Immediately following my New Hampshire job, I was rehired by Virginia Tech to go back to Florida to work on their gopher tortoise project. The gopher tortoise is a keystone species in the Southeastern U.S. because it digs burrows that provide shelter for over 300 other species! However, USFWS has this species listed as Threatened for reasons including habitat loss, pet trade, human consumption, relocation, and disease. For this tech position, we used occupancy models to survey gopher tortoise populations where their population is known to be in heavy decline. We also used camera traps to check gopher tortoise burrows for activity levels and for commensal species.

[Funny thing about this job: after three months of actively looking for tortoise burrows, I NEVER ONCE saw an actual tortoise while in the field! The only one I’ve seen in the wild was working for Tracy!]

Juvenile gopher tortoise, Gopherus polyphemus, caught on camera trap eating a leaf outside of its burrow

Juvenile gopher tortoise, Gopherus polyphemus, caught on camera trap eating a leaf outside of its burrow

Eastern diamondback rattlesnake, Crotalus adamanteus, redemption picture...make sure Sean Graham sees this!

Eastern diamondback rattlesnake, Crotalus adamanteus, redemption picture…make sure Sean Graham sees this!

Another really unique opportunity that I had was working for the Smithsonian Conservation Biology Institute Wood Turtle Ecology Department. Wood turtles are endemic to North America and are listed as an endangered species. These turtles obtained their conservation status as a result of habitat destruction, agricultural accidents, and road traffic. I had the opportunity to stream survey and radio-track these turtles as part of a 20-year-long mark-recapture study. We tracked male and female turtles as they made large movements across landscapes. This is important for management purposes because over the course of these “large movements,” turtles will occasionally change watersheds (making it imperative to protect multiple watersheds).

Wood turtle, Glyptemys insculpta, shell

Wood turtle, Glyptemys insculpta, shell

An older wood turtle known as “Gramps”

An older wood turtle known as “Gramps”

Sometimes as a field tech you feel like you’re in this “never-ending loop” of traveling around every few months and constantly meeting new people that you may never see again. It can be very difficult at times but there is a lot to gain from these types of jobs. First, you gain important wildlife skills that prepare you for graduate school (if you choose that route), and second, you have the chance to network with great people from all across the country. It’s a challenging but often necessary step before entering the field of wildlife biology.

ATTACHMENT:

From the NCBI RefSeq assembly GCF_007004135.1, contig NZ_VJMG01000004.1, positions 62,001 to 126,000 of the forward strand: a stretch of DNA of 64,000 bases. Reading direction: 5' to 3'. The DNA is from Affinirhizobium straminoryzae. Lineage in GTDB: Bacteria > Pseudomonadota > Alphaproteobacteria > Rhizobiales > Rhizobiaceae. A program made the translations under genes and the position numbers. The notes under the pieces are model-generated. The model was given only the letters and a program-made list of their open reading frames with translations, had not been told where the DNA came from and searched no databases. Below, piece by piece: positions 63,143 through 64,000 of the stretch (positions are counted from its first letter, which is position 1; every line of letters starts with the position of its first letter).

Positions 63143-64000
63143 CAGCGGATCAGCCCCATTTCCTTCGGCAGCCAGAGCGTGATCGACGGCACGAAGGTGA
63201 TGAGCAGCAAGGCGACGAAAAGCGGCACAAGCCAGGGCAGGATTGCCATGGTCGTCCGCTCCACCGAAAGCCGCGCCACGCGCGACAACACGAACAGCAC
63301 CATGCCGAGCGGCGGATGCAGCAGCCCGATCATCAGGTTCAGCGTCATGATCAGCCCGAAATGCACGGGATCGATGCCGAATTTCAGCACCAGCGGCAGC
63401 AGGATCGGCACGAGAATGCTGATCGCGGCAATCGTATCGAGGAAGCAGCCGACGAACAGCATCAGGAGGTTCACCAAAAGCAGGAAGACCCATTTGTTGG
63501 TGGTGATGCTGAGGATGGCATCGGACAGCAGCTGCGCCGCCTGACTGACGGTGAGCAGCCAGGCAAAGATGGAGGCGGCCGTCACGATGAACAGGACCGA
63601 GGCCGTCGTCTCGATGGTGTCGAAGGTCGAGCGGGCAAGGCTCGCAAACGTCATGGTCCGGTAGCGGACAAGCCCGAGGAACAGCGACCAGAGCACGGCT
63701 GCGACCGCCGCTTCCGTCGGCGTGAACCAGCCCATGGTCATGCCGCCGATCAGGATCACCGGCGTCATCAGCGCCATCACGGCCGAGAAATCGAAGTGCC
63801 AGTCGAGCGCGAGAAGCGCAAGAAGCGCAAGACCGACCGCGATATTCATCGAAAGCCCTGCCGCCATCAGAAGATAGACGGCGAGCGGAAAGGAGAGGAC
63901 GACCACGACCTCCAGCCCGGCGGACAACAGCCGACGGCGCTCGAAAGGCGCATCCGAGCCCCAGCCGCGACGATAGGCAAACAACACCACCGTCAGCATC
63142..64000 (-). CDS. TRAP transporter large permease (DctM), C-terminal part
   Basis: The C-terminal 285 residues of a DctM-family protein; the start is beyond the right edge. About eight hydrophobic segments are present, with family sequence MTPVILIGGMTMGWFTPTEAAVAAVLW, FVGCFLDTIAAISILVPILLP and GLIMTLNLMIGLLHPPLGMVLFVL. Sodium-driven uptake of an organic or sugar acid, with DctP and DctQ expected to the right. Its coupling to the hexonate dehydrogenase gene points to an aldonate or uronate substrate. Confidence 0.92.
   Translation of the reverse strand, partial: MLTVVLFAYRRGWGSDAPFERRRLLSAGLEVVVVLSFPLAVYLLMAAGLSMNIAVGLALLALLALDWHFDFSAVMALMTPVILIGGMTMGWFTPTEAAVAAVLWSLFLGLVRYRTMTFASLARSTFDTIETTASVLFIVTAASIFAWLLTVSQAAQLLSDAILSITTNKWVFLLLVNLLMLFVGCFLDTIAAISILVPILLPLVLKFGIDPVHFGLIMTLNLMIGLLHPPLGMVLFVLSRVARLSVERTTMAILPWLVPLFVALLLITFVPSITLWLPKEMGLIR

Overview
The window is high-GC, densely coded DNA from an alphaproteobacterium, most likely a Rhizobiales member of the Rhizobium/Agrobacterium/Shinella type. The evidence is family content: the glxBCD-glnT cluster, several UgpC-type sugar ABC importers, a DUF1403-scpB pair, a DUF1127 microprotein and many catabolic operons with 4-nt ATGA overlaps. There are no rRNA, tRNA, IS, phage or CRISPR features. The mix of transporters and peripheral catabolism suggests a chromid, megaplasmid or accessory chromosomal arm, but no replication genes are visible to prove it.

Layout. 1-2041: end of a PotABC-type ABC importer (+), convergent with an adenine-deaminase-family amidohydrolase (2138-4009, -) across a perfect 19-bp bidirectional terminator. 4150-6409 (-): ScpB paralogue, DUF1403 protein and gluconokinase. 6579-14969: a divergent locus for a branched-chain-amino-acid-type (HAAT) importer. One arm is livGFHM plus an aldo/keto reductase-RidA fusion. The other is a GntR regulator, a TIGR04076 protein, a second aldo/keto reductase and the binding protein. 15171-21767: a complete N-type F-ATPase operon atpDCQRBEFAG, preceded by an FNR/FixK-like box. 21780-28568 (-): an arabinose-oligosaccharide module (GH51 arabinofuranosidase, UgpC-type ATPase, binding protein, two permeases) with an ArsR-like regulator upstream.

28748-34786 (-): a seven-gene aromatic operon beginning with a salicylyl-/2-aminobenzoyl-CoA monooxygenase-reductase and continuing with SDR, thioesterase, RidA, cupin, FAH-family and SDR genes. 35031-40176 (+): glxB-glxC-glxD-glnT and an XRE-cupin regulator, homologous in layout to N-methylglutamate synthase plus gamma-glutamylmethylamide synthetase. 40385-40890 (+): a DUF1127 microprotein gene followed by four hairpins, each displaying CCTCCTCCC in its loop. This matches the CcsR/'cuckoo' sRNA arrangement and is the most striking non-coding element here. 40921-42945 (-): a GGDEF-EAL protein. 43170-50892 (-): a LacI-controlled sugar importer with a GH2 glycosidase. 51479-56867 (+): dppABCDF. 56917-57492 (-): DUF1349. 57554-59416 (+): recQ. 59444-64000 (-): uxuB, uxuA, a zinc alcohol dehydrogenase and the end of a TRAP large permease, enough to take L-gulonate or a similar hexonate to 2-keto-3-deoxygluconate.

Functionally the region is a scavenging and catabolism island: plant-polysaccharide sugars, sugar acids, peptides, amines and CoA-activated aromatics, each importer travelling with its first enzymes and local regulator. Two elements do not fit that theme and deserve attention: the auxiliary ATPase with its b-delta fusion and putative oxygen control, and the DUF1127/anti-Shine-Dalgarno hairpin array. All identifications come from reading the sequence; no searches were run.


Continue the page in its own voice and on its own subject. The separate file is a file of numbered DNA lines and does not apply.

In my case, the diversity of experiences from my undergraduate and technician positions have paid off. This fall semester, I’m joining Dr. Kyle Barrett of Clemson University to pursue my Masters of Science in Wildlife and Fisheries Biology. My thesis is still in the works, but I will be surveying target herpetofauna in the Blue Ridge Mountains of South Carolina for the South Carolina Department of Natural Resources. This is a great opportunity for me to apply skills that I’ve learned in my past field experiences. Additionally, it’s also a fantastic way for me to learn new skills in the field and classroom. Furthermore, I am also very excited for my first college football game (no offense, Northeastern)!

My opportunity with the Langkilde Lab opened many doors for me when I graduated from college. I’m very appreciative of the chance and great honor to have been an REU student in this lab, and I really enjoyed working with Tracy and all of her graduate students! I would highly recommend that all undergraduate students do an internship/co-op/REU if possible. The more experience you can get earlier on in your career the better off you will be!

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Studying and Staying Sane

The researchers in our lab have many interests, not all of which are related to science. In this post, undergraduate Tommy Cerri describes his preparation for the MCAT…as well as other actives that help him stay sane. 

Spring 2015 has been one of the most hectic semesters for myself. My time is split between working in the lab, being a full time student, and studying for the MCAT. I plan on taking the MCAT exam this summer in June, and the studying process so far has been grueling. Here is a picture of my study materials I got in the mail earlier this semester. A total of 9 books that I have to get through in only a few short months.


As of April this year, the format for the medical school admissions test has been changed. Most importantly, it is no longer a test of about 4 hours, it is a test that runs about 7 hours. This means they added biochemistry, sociology, psychology, as well as a few other topics that will be tested on the exam. Either way my studying has been going swimmingly, and I continue to study on a daily basis hoping for the best (fingers crossed)!